Roughly a quarter of institutional asset owners said they are considering the services of an outsourced chief investment officer in some capacity over the next 24 months, according to research from Cerulli Associates.
Inflation, interest rate hikes, market volatility and the changing implications of geopolitical conditions are drawing asset owners to the outsourced CIO model for the management of partial portfolios for alternatives and private asset classes for which they lack the appropriate level of expertise, said Laura Levesque, associate director of institutional at Cerulli, in a statement.
Roughly 14% of asset owners are considering outsourcing their CIO responsibilities and 11% are considering expanding the role of their current OCIO from managing a partial portfolio, or sleeve, to a total portfolio or the addition of other in-house managed asset pools, the research showed. Only 6% said they expect to reduce or stop OCIO services.
OCIO assets managed for institutional investors worldwide with full or partial discretion surged to about $2.66 trillion as of March 31, up 5.4% from 2021 and up 86.1% from 2017, according to data compiled by Pensions & Investments.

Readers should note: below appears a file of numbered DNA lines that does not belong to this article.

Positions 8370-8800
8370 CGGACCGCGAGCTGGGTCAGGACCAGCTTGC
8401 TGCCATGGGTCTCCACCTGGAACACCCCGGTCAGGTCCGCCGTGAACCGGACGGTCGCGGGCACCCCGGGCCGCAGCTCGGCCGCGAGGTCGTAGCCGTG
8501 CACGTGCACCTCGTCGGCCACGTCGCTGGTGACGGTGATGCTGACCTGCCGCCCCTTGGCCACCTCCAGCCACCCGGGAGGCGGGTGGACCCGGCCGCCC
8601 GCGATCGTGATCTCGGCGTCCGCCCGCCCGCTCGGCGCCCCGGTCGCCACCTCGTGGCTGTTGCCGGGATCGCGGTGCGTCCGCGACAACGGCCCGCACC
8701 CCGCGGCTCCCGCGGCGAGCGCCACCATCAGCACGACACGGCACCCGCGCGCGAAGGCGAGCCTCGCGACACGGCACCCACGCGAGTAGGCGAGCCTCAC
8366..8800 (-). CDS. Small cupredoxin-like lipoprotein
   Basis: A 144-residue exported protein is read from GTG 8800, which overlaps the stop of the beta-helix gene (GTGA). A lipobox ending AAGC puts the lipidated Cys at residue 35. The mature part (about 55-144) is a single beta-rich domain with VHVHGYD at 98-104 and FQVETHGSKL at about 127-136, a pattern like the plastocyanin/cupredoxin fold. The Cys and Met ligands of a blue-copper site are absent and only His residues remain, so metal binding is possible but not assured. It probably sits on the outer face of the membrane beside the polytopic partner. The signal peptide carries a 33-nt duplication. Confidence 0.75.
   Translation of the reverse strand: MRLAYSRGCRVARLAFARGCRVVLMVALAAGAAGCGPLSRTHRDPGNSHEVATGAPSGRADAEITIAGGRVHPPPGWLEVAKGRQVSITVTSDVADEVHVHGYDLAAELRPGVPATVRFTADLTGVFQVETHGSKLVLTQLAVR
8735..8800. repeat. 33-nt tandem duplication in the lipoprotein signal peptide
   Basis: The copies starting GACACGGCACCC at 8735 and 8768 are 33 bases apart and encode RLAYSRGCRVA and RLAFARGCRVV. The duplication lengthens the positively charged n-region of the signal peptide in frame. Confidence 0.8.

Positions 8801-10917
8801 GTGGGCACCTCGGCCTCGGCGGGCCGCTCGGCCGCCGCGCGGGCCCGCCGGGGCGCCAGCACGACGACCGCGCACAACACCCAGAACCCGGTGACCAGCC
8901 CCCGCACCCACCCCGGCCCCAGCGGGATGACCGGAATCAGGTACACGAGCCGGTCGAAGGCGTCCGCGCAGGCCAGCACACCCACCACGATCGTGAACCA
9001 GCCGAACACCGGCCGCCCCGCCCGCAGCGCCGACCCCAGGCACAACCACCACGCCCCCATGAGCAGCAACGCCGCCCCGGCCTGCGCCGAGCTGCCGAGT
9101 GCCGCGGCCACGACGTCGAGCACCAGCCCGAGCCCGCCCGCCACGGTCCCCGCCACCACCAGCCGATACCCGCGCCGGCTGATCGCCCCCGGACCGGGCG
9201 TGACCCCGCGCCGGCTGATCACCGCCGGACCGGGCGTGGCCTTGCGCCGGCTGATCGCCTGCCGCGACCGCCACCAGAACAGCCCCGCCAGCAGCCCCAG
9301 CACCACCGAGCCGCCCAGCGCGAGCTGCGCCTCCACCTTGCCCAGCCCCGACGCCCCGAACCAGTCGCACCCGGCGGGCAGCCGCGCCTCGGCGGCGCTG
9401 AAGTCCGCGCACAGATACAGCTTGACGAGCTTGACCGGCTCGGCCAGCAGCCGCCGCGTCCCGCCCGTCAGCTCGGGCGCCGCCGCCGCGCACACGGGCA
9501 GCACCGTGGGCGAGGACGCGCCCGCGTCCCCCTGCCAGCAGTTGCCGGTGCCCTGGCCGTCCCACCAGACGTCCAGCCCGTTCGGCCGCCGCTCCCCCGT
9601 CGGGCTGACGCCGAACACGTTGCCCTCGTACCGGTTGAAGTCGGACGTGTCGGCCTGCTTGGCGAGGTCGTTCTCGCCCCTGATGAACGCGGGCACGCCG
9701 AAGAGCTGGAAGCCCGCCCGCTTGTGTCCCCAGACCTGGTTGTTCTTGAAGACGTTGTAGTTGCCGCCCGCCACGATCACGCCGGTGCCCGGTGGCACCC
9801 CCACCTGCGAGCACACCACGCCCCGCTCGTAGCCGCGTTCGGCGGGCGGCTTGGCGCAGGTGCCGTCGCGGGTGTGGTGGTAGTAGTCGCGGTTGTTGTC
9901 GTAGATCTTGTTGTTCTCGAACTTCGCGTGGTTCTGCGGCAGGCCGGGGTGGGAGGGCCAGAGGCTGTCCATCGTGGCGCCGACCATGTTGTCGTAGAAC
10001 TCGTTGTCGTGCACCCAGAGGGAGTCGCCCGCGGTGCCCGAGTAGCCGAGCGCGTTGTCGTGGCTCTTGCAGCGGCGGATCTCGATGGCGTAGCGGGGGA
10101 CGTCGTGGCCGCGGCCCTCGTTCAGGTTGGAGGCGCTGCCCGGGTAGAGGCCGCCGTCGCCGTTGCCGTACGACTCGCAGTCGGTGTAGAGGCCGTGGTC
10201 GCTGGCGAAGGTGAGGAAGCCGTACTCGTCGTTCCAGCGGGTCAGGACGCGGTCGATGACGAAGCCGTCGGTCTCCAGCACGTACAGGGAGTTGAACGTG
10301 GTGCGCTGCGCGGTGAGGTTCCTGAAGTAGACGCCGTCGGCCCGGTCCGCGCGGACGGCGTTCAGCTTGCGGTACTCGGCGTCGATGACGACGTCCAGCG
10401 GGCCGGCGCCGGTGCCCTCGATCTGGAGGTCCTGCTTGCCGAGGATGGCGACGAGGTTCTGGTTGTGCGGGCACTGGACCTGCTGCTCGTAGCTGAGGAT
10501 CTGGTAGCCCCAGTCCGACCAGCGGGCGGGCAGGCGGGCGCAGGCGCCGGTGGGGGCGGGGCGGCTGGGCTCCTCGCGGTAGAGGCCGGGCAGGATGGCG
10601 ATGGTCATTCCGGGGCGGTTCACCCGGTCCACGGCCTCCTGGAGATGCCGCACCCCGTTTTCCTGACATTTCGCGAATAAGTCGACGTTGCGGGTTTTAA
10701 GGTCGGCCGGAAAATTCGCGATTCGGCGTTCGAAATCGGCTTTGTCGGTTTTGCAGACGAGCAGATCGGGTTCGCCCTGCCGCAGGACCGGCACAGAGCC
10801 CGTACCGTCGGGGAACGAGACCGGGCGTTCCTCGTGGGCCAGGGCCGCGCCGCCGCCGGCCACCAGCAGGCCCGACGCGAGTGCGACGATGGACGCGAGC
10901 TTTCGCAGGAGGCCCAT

Industry experts and consultants agree that OCIO adoption is likely to grow in order to adjust to volatile market conditions and provide expertise in alternatives.
Cerulli said in a news release that it expects asset owners to increase allocations toward emerging markets debt, private debt, infrastructure and other real estate investments, making a compelling case for OCIO adoption. Ms. Levesque said in a statement that all four asset classes provide some level of diversification from other public market investments.
Cerulli noted asset owners are also seeking risk analytics, bundled plan administration and online portal access services. A survey that was included in the research shows that some, but not all, OCIOs are also providing help with fundraising and donor support, the selection of a custodian and record keeper, regulatory advice and support in creating grants.
When it comes to an OCIO provider's ability to maintain client assets, the research found that a firm's conviction to its original mandate is one of the most important factors and deviating from it is the most common cause of terminating relationships, more so than underperformance.
"OCIOs that are able to uphold investment conviction and report accordingly could have the upper hand when it comes to acquiring new assets," Ms. Levesque said in the same statement.